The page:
Friday, December 16, 2011
What the best dressed dogs are wearing.
Here I am ready to celebrate Christmas in my special reindeer costume. I hope you admire it. I think I look gorgeous.
My family often dress me up at Christmas and they laugh a lot at me. I am the centre of attention for hours in these clothes. You know how Christmas can be hard for us animals - everybody ignores us. Well in this reindeer costume, nobody could ignore me.
What are you going to wear for Christmas, George.
Oh dear, oh dear, oh dear, I worry about dogs. I really do. Imagine letting a human being put clothes on you. (OK, I admit there was one year when Celia put a Santa Claus hat on me. She waited till I was sound asleep, popped it on and took a rapid photo. I shook it off immediately -- a bit too late to stop the photo,alas.)
We cats do not take kindly to being dressed in human clothes. I want to suggest to you, Willow, that you make it clear you will no longer suffer these indignities. On Christmas night, when the humans are asleep, I recommend tearing the reindeer costume to pieces. And, if you can stomach it, eat it or part of it.
I am keeping a sharp eye out to make sure there are no dressing up plans this Christmas for me. I don't mind if Celia dresses up as a cat and paints whiskers on her cheek - the dumb creature can try to imitate me if she likes. I know she admires me so much that she has thought about this.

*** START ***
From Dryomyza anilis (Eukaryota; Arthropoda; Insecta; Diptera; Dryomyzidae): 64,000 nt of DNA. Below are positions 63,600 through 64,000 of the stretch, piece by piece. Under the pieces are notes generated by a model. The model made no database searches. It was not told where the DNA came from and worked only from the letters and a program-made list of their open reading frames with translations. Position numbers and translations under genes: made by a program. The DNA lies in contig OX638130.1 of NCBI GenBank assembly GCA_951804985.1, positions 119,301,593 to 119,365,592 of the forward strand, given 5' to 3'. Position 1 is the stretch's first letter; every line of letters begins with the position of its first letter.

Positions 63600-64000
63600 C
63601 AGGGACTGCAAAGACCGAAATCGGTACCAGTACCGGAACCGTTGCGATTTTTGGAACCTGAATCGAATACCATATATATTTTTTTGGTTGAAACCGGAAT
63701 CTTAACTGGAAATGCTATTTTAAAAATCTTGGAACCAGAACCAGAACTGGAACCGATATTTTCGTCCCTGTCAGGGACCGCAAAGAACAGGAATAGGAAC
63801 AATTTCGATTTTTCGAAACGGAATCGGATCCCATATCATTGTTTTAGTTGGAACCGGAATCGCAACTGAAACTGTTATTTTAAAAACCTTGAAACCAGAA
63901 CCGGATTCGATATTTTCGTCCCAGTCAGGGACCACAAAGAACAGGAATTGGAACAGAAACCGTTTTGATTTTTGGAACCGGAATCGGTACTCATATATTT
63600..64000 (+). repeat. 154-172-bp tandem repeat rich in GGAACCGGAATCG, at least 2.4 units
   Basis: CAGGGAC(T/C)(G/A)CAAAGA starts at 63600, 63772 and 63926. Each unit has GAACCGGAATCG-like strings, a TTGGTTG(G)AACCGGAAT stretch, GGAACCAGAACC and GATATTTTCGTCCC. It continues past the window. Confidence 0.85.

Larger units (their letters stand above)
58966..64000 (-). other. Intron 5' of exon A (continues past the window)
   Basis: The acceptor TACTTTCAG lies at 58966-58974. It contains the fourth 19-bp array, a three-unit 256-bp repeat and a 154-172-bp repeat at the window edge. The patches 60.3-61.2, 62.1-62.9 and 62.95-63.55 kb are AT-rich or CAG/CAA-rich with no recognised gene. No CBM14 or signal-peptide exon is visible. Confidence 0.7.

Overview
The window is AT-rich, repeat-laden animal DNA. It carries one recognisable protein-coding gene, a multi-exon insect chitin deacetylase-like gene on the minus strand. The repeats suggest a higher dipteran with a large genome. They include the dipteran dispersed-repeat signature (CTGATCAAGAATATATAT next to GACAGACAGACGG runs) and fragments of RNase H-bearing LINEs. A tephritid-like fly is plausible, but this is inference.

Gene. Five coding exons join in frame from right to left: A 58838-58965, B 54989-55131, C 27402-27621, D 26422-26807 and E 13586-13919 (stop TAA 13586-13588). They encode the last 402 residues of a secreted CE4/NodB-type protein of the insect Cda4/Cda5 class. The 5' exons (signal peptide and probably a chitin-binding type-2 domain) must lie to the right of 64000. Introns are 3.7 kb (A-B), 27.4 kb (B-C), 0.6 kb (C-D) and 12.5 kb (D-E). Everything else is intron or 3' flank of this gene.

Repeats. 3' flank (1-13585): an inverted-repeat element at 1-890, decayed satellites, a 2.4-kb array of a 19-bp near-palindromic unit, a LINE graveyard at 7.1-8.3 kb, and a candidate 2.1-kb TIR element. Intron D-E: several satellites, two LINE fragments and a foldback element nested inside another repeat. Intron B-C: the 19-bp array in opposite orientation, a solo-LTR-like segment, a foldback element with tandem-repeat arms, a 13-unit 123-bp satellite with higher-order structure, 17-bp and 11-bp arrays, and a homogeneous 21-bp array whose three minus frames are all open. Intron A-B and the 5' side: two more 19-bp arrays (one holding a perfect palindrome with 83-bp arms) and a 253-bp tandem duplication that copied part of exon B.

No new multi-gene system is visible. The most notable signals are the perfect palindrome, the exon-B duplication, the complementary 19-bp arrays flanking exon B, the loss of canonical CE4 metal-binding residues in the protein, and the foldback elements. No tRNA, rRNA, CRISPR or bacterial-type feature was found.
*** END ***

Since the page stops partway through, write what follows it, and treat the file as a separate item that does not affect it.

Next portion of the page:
However, I am not going to stand for any reindeer heads on me. Nor do I want to look like Santa Claus. He has whiskers, admittedly, but he is a member of an inferior species.
PS. Willow has just emailed me to tell me she is a deer-hunting breed, which explains the choice of headgear. She says it is the ultimate Christmas trophy. Mmmm, maybe, but I don't go around wearing a stuffed rat head, Willow!
Help for cats whose humans show behaviour problems.
This blog is devoted to the study of human behaviour. We cats, who live with this sometimes unpredictable and always feeble minded species, can benefit from seeing their behaviour in its proper scientific context. The study of feline dilemmas, training problems, and difficulties with humans, can only benefit all of us. All of us train our humans - to buy the right food, for instance, but many of us do not have knowledge of how to improve our training methods. The human species is obviously not as intelligent as the cat, but nevertheless can learn quite a lot - if properly managed. Topics of interest include the use of claw and order, purring as a human reward, rubbing your human up the right way, when to bite, spraying as a method of making our wishes known, ignoring the human, human harassment, human inattention and sheer human stupidity. I welcome your questions. Photos can be sent via my secretary's website, www.celiahaddon.com This blog has been chosen as one of the top 50 feline blogs by Online VetTechprogramms.org